Towards Efficient and Fair Radio Resource Allocation Schemes for Interference-Limited Celluar Networks

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Bin Sediq, Akram Salem




The focus of this thesis is on studying the tradeoff between efficiency and fairness in interference-limited cellular networks. We start by characterizing the optimal tradeoff between efficiency and fairness in cellular networks, where efficiency is measured by the sum-rate and fairness is measured by the Jain's fairness index. Finding the optimal Efficiency-Jain Tradeoff (EJT) corresponds to solving potentially difficult non-convex optimization problems. To alleviate this difficulty, we derive sufficient conditions, which are shown to be sharp and naturally satisfied in various radio
resource allocation problems. These conditions provide us with a means for identifying cases in which finding the optimal EJT can be reformulated as convex optimization problems. The new formulations are used to devise computationally-efficient resource schedulers that achieve the optimal EJT and surpass baseline schedulers in terms of EJT, median rate, and user satisfaction, without incurring additional complexity.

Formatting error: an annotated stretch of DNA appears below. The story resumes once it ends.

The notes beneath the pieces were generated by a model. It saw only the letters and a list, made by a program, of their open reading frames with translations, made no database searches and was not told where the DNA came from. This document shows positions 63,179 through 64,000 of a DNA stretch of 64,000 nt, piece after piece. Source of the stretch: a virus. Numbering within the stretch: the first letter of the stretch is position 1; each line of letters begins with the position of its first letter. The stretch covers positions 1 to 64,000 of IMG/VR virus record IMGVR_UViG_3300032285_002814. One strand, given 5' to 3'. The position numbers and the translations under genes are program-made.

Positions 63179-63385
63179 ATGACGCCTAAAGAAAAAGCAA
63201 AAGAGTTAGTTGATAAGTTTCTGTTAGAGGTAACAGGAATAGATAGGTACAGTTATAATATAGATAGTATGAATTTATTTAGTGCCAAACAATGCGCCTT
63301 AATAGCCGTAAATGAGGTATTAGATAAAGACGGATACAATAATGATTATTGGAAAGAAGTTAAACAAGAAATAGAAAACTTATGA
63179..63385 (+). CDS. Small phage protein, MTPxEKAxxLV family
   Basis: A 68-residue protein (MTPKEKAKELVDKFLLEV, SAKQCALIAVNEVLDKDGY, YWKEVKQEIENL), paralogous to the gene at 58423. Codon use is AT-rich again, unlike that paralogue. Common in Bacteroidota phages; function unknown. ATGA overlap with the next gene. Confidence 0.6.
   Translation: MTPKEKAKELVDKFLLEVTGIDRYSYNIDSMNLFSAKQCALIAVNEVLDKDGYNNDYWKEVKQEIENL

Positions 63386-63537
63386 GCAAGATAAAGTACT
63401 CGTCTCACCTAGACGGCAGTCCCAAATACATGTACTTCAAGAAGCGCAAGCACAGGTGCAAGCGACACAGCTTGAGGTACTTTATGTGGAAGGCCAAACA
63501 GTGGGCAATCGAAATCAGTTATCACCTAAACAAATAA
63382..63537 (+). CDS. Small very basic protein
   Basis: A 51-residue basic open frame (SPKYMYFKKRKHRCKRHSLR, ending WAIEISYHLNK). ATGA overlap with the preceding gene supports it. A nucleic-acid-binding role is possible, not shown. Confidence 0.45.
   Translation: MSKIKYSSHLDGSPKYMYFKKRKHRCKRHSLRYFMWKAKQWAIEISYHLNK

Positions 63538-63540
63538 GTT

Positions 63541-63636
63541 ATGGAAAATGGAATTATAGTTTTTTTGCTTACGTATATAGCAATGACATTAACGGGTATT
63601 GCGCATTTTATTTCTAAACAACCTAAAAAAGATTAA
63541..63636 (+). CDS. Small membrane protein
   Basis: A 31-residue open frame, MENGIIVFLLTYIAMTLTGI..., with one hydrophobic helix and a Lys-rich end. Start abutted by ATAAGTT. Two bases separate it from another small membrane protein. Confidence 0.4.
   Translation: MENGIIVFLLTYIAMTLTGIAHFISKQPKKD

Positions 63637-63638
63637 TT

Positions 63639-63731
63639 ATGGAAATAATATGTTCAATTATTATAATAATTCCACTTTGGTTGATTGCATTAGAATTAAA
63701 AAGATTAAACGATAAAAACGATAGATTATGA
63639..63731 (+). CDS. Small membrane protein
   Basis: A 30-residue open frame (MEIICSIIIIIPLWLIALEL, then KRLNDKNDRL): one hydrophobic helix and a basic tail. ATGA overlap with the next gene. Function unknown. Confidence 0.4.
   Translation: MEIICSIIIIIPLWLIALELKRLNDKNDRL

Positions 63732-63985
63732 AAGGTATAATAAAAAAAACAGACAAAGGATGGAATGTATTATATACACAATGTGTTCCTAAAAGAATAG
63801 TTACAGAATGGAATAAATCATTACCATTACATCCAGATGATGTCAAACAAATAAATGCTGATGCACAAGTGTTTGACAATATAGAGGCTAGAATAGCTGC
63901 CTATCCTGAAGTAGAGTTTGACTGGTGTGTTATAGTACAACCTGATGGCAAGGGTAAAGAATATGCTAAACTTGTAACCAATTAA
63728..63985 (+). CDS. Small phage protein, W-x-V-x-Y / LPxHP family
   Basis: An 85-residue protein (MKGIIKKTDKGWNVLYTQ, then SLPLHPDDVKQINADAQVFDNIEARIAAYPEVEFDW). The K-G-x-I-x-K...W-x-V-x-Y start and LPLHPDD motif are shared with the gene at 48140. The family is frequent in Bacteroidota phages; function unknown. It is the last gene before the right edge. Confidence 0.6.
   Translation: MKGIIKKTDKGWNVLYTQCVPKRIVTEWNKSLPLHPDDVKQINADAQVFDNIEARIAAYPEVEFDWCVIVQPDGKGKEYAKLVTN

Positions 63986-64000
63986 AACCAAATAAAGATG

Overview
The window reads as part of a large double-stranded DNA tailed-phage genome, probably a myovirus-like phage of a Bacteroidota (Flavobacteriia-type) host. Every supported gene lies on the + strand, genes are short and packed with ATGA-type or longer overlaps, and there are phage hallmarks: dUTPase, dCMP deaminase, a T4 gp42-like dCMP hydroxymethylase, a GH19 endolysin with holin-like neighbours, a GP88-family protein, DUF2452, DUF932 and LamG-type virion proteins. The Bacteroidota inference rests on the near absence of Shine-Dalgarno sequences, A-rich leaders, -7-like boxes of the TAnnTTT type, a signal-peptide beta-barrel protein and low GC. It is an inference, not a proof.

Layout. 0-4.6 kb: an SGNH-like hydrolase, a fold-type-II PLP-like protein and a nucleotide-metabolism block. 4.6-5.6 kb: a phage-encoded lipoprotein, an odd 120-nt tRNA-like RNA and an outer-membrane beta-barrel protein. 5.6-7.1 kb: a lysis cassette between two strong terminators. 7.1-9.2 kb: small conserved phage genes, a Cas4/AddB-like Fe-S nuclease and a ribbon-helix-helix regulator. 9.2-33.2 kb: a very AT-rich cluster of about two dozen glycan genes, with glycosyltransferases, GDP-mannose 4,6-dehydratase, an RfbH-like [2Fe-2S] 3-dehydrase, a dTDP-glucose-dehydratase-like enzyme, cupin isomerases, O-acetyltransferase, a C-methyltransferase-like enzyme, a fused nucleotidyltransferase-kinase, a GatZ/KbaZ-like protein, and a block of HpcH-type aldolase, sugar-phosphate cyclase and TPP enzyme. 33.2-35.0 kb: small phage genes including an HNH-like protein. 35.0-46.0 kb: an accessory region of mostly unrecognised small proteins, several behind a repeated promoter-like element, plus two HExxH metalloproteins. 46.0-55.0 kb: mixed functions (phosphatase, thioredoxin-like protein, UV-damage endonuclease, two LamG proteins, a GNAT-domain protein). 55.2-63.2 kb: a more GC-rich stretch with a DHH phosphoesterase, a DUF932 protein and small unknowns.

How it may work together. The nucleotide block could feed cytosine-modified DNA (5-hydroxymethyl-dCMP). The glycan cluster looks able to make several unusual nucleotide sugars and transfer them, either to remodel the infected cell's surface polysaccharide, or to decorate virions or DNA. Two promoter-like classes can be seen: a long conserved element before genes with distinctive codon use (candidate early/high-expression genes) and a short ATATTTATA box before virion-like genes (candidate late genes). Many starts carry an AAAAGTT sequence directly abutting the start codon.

Finding the optimal EJT in the long-term average rates in interference-limited cellular networks is tackled by designing an efficient inter-cell interference coordination
(ICIC) scheme to manage interference by coordinating the allocation of radio resources across multiple cells. The goal of the ICIC scheme is to solve a multi-cell weighted sum-rate maximization optimization problem. By identifying a separable structure and a network-flow structure, we show that such optimization problem is amenable to powerful optimization methods, including the primal-decomposition method, the projected-subgradient method, and the network-flow optimization methods. Using these optimization methods, we propose a polynomial-time distributed ICIC scheme that finds a
near-optimum multi-cell resource allocations. In comparison with baseline ICIC schemes, the proposed scheme is shown to achieve higher gains in efficiency, Jain’s fairness index, cell-edge rate, and outage probability.


Engineering - Electronics and Electrical




Carleton University

Thesis Degree Name: 

Doctor of Philosophy: 

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Engineering, Electrical and Computer

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Theses and Dissertations

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